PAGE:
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William Sharp


(Fiona Macleod)

1855 - 1905

Novelist, poet and biographer. Born in Paisley (Renfrewshire), the son of a successful textile designer and merchant, Sharp was educated at Glasgow Academy and the University of Glasgow. An enthusiastic traveller, Sharp spent time in Australia before establishing a base in London in 1879. Under his own name he wrote biographies of contemporary English, French and German poets; poems, including the collection Earth's Voices (1884); and novels, notably Silence Farm (1899). Using the secretive pseudonym Fiona Macleod, Sharp wrote the novels and poems for which he is chiefly remembered; including Pharais (1894), The Mountain Lovers (1895), The Sin-Eater (1895) and The Washer of the Ford (1896), together with the plays The Immortal Hour (1900) and The House of Usna (1903). These romantic works were set in Scotland. Sharp refused to disclose the secret of his dual identity, to the extent that he employed his sister, who lived in Edinburgh, to provide the female hand-writing of Fiona's letters.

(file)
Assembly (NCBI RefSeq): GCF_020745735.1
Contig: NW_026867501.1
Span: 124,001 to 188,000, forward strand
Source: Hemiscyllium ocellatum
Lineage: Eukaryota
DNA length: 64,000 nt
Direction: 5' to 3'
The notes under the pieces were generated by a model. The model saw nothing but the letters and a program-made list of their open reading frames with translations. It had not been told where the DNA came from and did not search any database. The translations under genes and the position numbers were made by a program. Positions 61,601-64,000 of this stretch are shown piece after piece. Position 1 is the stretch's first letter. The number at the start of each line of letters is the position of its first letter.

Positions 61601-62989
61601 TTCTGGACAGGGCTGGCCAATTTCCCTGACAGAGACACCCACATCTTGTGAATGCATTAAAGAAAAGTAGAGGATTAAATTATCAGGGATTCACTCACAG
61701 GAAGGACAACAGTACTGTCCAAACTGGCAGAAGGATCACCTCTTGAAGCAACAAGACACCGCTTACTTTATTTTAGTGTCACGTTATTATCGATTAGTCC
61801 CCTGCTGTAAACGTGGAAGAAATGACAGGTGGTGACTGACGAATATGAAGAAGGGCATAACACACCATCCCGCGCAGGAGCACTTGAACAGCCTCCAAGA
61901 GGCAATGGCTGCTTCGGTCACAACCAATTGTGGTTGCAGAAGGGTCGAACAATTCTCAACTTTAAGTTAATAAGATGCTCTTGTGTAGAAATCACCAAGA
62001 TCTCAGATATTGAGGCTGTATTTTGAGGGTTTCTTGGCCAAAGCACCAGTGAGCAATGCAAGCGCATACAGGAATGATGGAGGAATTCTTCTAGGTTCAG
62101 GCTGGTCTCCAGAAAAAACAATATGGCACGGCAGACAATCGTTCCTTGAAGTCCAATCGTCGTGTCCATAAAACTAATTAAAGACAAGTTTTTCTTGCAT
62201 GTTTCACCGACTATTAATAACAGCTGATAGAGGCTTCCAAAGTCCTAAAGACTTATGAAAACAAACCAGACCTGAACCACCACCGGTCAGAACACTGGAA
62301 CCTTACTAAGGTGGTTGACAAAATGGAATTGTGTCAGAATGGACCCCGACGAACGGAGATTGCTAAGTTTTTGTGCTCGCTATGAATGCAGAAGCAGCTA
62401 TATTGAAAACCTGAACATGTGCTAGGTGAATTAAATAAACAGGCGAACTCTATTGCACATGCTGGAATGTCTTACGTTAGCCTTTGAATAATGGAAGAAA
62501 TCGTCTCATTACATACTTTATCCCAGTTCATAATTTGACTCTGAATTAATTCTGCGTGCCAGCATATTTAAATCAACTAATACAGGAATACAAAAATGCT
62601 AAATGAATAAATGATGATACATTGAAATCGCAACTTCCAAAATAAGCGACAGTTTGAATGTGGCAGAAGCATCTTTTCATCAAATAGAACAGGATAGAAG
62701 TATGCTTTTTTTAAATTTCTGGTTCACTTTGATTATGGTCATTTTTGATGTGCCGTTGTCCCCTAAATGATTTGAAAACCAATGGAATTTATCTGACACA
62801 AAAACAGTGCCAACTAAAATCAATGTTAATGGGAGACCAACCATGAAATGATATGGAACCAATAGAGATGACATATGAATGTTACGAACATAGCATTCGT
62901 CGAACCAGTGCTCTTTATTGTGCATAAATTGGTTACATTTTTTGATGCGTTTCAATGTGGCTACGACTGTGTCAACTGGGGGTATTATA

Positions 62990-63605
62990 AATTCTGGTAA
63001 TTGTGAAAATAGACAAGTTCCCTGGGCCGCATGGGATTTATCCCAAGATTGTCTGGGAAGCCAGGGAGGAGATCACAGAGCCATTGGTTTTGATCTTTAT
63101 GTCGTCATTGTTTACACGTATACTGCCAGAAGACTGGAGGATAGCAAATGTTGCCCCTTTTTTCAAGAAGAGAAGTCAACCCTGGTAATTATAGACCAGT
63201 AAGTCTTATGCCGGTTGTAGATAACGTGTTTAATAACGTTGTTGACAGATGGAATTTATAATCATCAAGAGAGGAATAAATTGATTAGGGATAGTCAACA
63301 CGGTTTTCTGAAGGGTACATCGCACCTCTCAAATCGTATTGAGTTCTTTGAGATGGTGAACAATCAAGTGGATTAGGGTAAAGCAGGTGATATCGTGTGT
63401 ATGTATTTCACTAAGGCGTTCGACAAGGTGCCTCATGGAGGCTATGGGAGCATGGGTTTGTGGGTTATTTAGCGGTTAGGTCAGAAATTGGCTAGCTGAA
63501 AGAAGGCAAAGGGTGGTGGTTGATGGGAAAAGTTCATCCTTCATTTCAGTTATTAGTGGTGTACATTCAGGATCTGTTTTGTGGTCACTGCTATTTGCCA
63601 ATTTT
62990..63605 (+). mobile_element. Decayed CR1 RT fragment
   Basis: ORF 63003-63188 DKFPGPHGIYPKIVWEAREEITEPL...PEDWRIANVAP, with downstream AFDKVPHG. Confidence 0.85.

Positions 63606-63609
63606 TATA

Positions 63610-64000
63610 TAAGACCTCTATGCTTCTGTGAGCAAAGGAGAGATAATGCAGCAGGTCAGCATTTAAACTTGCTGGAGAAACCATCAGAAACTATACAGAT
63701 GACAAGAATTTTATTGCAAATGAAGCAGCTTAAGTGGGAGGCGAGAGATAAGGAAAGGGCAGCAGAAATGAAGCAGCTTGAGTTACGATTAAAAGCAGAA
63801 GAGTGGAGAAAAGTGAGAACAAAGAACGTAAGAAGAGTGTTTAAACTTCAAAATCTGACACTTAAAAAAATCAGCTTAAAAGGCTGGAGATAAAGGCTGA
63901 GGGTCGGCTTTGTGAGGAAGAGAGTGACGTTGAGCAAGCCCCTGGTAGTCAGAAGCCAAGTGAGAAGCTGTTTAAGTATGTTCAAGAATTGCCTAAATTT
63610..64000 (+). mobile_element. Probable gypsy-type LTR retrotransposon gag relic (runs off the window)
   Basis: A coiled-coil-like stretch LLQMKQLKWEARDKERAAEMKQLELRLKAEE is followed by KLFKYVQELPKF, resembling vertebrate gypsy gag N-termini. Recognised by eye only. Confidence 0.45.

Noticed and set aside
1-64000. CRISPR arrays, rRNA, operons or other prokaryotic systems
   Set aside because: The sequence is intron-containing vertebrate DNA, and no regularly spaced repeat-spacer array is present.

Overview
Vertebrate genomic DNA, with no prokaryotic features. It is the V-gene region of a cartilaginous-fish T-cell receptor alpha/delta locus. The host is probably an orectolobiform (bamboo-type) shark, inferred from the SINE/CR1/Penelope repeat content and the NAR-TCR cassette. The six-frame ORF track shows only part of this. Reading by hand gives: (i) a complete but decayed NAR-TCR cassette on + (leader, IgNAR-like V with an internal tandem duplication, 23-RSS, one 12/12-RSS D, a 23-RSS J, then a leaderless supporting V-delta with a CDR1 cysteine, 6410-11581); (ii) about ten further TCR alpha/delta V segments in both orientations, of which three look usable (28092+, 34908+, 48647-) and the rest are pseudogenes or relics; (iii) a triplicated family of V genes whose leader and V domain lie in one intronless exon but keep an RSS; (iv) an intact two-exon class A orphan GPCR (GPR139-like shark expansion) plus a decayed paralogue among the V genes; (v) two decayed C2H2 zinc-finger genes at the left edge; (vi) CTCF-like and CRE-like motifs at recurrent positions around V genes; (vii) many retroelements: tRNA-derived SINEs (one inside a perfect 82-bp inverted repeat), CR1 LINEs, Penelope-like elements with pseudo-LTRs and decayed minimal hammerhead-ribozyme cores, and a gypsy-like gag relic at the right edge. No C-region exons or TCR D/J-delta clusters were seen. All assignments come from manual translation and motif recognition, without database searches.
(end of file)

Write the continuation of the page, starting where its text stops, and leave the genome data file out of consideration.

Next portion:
He died at Castello di Maniace, Sicily, and is buried there. His identity as Fiona Macleod was only acknowledged by his wife after his death.


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